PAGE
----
Thread: How do I prove that {x: f(x) not eqaul to r_0} is an open set?

1. How do I prove that {x: f(x) not eqaul to r_0} is an open set?

Hey guys, how do i solve this problem?

Suppose f: R->R is continuous and let $r_0$ $\in$R. Prove that {x: f(x) not equal to $r_0$ is an open set.

My second midterm is coming up and i'm trying to study for it but i'm having trouble with some of the problems. i feel that when I see it i can learn it. Thanks guys (ps there will probably a few, considering how many questions are on this review sheet )

2. Originally Posted by tn11631
Hey guys, how do i solve this problem?

Suppose f: R->R is continuous and let $r_0$ $\in$R. Prove that {x: f(x) not equal to $r_0$ is an open set.

My second midterm is coming up and i'm trying to study for it but i'm having trouble with some of the problems. i feel that when I see it i can learn it. Thanks guys (ps there will probably a few, considering how many questions are on this review sheet )
What is the inverse image of an open set under a continuous map?

3. Originally Posted by Drexel28
What is the inverse image of an open set under a continuous map?
as in the inverse image of every open set under f is again open?

4. Originally Posted by tn11631
as in the inverse image of every open set under f is again open?
Bingo.

5. hm, I don't recall going in this direction in class. Sorry as you can tell this isn't my favorite math. Do I have to show that for r_0 in f, f is a neighborhood of r_0? Sorry once I learn one proof I'm able to push myself through similar ones, but i just completely draw blanks.

6. Originally Posted by tn11631
hm, I don't recall going in this direction in class. Sorry as you can tell this isn't my favorite math. Do I have to show that for r_0 in f, f is a neighborhood of r_0? Sorry once I learn one proof I'm able to push myself through similar ones, but i just completely draw blanks.
I mean, I'm sorry to report that I am not a mind-reader. I have no idea what definition of continuity you are given. That would be a nice start.

7. Originally Posted by Drexel28
I mean, I'm sorry to report that I am not a mind-reader. I have no idea what definition of continuity you are given. That would be a nice start.
I apologize if i have upset you or offended you in anyway those weren't my intentions i'm just lost. However the definition the books gives is: "Suppose E $\subset$R and f: E->R. If $x_0$ $\in$E, then f is continuous at $x_0$ iff each $\epsilon$>0, there is a delta>0 such that if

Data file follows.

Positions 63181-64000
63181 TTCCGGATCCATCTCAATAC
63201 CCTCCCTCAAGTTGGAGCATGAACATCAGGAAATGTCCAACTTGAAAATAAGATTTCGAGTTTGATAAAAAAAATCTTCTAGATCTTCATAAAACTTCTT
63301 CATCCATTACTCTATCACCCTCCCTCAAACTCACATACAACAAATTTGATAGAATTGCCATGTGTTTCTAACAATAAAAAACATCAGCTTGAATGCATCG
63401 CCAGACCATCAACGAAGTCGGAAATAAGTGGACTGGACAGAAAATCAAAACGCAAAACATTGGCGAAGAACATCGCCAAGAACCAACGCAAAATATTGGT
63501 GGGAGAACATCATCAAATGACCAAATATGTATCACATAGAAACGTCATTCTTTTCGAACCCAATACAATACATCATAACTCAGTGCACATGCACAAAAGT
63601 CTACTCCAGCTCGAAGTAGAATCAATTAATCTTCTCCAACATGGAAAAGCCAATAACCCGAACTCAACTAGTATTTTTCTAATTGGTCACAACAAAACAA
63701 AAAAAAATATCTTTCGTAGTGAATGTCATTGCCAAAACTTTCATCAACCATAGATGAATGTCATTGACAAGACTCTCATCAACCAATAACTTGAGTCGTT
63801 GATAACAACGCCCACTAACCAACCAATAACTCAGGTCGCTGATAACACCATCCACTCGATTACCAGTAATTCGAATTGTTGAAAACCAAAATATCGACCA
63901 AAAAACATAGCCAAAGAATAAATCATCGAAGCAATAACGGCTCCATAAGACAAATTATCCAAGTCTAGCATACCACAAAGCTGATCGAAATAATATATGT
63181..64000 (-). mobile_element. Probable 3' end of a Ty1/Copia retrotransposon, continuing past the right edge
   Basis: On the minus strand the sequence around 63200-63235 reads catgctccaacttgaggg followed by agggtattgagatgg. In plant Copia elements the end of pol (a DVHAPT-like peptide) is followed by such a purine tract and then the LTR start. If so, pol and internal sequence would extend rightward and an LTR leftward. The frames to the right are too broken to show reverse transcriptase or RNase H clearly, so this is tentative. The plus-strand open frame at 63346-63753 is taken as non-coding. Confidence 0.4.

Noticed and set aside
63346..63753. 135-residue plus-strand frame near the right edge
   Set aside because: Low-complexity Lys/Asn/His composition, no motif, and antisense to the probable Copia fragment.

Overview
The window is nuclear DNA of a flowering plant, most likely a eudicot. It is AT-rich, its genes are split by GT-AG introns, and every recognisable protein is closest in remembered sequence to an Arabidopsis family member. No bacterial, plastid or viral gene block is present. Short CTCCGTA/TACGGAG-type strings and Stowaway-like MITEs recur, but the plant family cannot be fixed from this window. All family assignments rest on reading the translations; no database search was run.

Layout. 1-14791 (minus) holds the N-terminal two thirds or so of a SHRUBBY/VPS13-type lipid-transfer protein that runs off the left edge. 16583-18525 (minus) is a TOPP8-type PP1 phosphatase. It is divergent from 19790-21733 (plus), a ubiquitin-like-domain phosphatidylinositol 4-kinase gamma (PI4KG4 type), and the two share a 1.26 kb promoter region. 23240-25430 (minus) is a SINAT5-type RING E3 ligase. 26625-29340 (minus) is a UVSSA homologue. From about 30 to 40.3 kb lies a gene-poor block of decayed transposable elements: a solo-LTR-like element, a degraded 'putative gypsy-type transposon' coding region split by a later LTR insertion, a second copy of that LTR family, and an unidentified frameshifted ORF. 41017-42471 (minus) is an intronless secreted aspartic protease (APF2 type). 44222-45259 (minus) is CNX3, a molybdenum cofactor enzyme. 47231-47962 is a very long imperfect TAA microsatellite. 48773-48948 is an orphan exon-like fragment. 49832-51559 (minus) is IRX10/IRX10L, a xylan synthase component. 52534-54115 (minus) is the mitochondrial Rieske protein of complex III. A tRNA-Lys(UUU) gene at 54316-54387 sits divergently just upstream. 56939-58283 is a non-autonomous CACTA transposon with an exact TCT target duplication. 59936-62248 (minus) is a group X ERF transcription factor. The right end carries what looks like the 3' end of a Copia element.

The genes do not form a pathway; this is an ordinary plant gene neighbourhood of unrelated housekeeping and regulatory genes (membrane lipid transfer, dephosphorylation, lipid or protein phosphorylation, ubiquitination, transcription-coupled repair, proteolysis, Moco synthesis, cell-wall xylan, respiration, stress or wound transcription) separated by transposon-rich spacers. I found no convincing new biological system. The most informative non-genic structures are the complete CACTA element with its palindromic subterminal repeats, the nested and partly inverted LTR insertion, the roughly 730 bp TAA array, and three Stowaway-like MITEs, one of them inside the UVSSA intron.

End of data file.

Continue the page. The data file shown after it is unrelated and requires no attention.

|x- $x_0$|<delta, x $\in$E, then |f(x)-f( $x_0$)< $\epsilon$. If f is continuous at x for every x $\in$E, then we say f is continuous"
I don't know if that gives you any help as to where i'm at but i hope it helps. thanks again

8. Originally Posted by tn11631
I apologize if i have upset you or offended you in anyway those weren't my intentions i'm just lost. However the definition the books gives is: "Suppose E $\subset$R and f: E->R. If $x_0$ $\in$E, then f is continuous at $x_0$ iff each $\epsilon$>0, there is a delta>0 such that if
|x- $x_0$|<delta, x $\in$E, then |f(x)-f( $x_0$)< $\epsilon$. If f is continuous at x for every x $\in$E, then we say f is continuous"
I don't know if that gives you any help as to where i'm at but i hope it helps. thanks again
So the basic concept is this. Let $x\in f^{-1}(\mathbb{R}-\{0\})$. Then, $f(x)\in\mathbb{R}-\{0\}$. So, since $\mathbb{R}-\{0\}$ is open there exists some $B_{\varepsilon}(f(x))\subseteq\mathbb{R}-\{0\}$. But, by continuity there exists a $\delta>0$ such that $\left(d(x,y)<\delta\implies d(f(x),f(y))<\varepsilon\right)\Longleftrightarrow \left(f(B_{\delta}(x))\subseteq B_{\varepsilon}(f(x))\right)$. So, $f(B_{\delta}(x))\subseteq\mathbb{R}-\{0\}\implies B_{\delta}(x)\subseteq f^{-1}(\mathbb{R}-\{0\})$. It follows that $x\in f^{-1}\left(\mathbb{R}-\{0\}\right)\implies x\in\left[f^{-1}\left(\mathbb{R}-\{0\}\right)\right]^{\circ}$. Thus, $f^{-1}(\mathbb{R}-\{0\})$ is open.

9. Originally Posted by Drexel28
So the basic concept is this. Let $x\in f^{-1}(\mathbb{R}-\{0\})$. Then, $f(x)\in\mathbb{R}-\{0\}$. So, since $\mathbb{R}-\{0\}$ is open there exists some $B_{\varepsilon}(f(x))\subseteq\mathbb{R}-\{0\}$. But, by continuity there exists a $\delta>0$ such that $\left(d(x,y)<\delta\implies d(f(x),f(y))<\varepsilon\right)\Longleftrightarrow \left(f(B_{\delta}(x))\subseteq B_{\varepsilon}(f(x))\right)$. So, $f(B_{\delta}(x))\subseteq\mathbb{R}-\{0\}\implies B_{\delta}(x)\subseteq f^{-1}(\mathbb{R}-\{0\})$. It follows that $x\in f^{-1}\left(\mathbb{R}-\{0\}\right)\implies x\in\left[f^{-1}\left(\mathbb{R}-\{0\}\right)\right]^{\circ}$. Thus, $f^{-1}(\mathbb{R}-\{0\})$ is open.
hmm. Ok I deff see where and how this proof is working. However I have what i think is a stupid question. did you take the inverse image b/c of the condition $r_0$ $\in$R and having to show that f(x) $\neq$ $r_0$. And also in like the second to last thing, that's the compliment right? I just wanna make sure sorry.

10. Originally Posted by tn11631
hmm. Ok I deff see where and how this proof is working. However I have what i think is a stupid question. did you take the inverse image b/c of the condition $r_0$ $\in$R and having to show that f(x) $\neq$ $r_0$.
I don't know what you mean.

And also in like the second to last thing, that's the compliment right? I just wanna make sure sorry.
When is something every in a set and it's compliment? It stand for interior.

11. Sorry, I was refering back to the original question. I think i'm ok now. Thanks